The Rev. Robert Jeffress thinks Jesus would build a fence at the U.S. border so desperate children from violence-ridden countries would be discouraged from heading north.
“Yes, Jesus loved children,” Jeffress admits, “but he also respected law. He said, render unto Caesar the things that are Caesars.”
In other words, Christians shouldn’t trouble themselves with immigration policy; that’s Caesar’s concern.
Jeffress, pastor of First Baptist Church, Dallas, once suggested that Barack Obama is preparing the world for the coming of Antichrist, so his “Caesar” reference probably doesn’t mean that we should leave immigration policy in the hands of the presiding president. He means instead that everything Jesus said about welcoming children, and all the warnings he pronounced against those who harden their hearts against the pain of young ones, is irrelevant to American immigration policy.
Sure, Christians must be kind to the children they encounter within the suburban bubble, but the boys and girls of Honduras simply are on their own.
Since nothing can be done for the unaccompanied migrant children on our doorstep, the most compassionate course is to build a border wall so thick and so tall that the poor little blighters will have no choice but to return to the violence and squalor that drove them into the arms of America.
That young girl of seven or eight, carrying her two-year old sister on her back has spawned a crisis of conscience among American Christians.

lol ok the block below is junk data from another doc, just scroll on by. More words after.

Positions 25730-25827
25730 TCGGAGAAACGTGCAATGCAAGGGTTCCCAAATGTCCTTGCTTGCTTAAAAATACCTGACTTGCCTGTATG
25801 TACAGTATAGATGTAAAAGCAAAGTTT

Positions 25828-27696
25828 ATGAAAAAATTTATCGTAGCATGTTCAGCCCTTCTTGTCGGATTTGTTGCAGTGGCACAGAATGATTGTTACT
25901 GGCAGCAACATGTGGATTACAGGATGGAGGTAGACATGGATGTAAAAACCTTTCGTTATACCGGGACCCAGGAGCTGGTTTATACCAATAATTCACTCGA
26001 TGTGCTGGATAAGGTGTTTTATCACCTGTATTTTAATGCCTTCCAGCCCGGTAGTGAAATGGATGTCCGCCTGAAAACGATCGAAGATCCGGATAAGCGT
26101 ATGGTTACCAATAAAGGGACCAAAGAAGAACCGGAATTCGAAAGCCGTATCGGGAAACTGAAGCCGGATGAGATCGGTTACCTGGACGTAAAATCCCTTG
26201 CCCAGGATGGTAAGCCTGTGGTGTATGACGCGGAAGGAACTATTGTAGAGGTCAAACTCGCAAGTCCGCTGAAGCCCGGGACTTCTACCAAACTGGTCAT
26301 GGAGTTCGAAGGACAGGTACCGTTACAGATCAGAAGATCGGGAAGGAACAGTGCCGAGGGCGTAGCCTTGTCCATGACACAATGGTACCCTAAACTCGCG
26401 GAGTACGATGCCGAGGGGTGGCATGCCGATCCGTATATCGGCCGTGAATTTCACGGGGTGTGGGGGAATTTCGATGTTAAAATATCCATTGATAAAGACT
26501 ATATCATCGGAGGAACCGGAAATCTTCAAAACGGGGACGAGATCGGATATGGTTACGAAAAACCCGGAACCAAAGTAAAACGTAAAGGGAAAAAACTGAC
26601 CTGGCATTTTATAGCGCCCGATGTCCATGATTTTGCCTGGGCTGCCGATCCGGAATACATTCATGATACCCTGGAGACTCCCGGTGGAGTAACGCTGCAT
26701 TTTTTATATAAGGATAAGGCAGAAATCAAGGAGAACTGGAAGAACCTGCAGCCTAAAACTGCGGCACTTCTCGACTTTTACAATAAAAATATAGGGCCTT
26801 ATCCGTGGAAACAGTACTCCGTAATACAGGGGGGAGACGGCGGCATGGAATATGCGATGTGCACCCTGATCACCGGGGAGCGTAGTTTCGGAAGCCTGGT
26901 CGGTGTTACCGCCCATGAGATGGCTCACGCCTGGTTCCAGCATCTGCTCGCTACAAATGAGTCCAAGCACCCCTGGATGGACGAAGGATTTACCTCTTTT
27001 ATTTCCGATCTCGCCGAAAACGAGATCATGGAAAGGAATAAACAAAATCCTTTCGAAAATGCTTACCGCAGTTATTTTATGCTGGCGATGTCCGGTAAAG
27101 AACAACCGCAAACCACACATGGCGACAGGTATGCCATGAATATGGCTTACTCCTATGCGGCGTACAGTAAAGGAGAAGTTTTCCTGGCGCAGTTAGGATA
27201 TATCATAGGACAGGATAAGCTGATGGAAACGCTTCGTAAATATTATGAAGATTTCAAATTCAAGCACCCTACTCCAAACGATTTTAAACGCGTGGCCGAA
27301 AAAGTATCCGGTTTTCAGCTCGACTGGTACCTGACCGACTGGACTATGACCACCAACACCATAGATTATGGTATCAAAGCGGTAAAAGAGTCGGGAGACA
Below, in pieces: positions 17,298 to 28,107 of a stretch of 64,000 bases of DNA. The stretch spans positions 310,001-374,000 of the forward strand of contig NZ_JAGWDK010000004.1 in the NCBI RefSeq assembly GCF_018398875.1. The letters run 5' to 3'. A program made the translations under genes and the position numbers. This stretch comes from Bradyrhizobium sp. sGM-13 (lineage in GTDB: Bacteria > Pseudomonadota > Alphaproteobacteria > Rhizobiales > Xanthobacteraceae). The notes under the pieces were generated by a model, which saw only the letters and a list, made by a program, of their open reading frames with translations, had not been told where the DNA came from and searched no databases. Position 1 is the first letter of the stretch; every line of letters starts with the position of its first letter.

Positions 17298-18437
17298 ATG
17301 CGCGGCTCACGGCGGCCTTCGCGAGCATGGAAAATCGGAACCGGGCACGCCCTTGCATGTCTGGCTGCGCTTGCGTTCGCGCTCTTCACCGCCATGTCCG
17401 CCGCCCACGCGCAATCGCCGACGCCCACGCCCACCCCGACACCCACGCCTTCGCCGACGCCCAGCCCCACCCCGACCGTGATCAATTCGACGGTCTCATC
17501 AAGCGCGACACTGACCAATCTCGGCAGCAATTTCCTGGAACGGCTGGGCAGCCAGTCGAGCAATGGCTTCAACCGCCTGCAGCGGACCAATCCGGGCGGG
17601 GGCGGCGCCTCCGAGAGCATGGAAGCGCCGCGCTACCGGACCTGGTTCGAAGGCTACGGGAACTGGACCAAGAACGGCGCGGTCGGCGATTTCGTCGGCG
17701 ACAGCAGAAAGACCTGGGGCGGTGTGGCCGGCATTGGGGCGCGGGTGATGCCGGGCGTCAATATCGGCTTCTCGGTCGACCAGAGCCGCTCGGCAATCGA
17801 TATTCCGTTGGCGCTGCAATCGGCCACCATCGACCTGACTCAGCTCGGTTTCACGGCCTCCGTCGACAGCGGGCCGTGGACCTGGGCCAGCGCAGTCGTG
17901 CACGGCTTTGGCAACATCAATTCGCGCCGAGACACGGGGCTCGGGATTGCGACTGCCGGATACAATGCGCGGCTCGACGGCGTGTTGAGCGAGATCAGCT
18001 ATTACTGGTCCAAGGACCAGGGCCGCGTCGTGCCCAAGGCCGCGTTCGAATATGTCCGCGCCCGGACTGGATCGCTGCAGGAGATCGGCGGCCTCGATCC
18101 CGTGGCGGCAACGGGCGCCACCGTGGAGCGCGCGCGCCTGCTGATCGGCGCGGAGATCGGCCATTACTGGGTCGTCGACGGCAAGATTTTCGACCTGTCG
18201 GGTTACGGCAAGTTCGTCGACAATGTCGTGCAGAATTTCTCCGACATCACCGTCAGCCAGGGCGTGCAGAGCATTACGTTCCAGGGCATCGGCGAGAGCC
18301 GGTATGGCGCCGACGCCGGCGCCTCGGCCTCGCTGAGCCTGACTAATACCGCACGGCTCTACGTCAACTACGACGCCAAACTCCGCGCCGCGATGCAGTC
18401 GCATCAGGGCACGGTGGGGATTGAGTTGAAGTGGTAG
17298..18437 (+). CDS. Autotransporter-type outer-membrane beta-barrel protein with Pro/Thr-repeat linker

On the whole, we have responded admirably. “This is an unfortunate, even awful, situation for everyone,” said David Hardage, Executive Director of the Baptist General Convention of Texas. “So much of what has happened and is happening is out of our control. What we can control is our response to human need. We will try to be the hands and feet of Jesus to those in need.”
Hardage sees Jesus standing on the side of desperate children, an assumption shared by most Texas Baptists.
Terry Henderson, state disaster relief director for Texas Baptist Men, compressed the issue to a simple question: “If Jesus was standing here with us, what would he tell us to do? That sounds kind of basic, but that’s the deal.”
That’s supposed to be a rhetorical question, but Robert Jeffress doesn’t provide the expected answer. He thinks Jesus would slam the door. Call it tough love. (more…)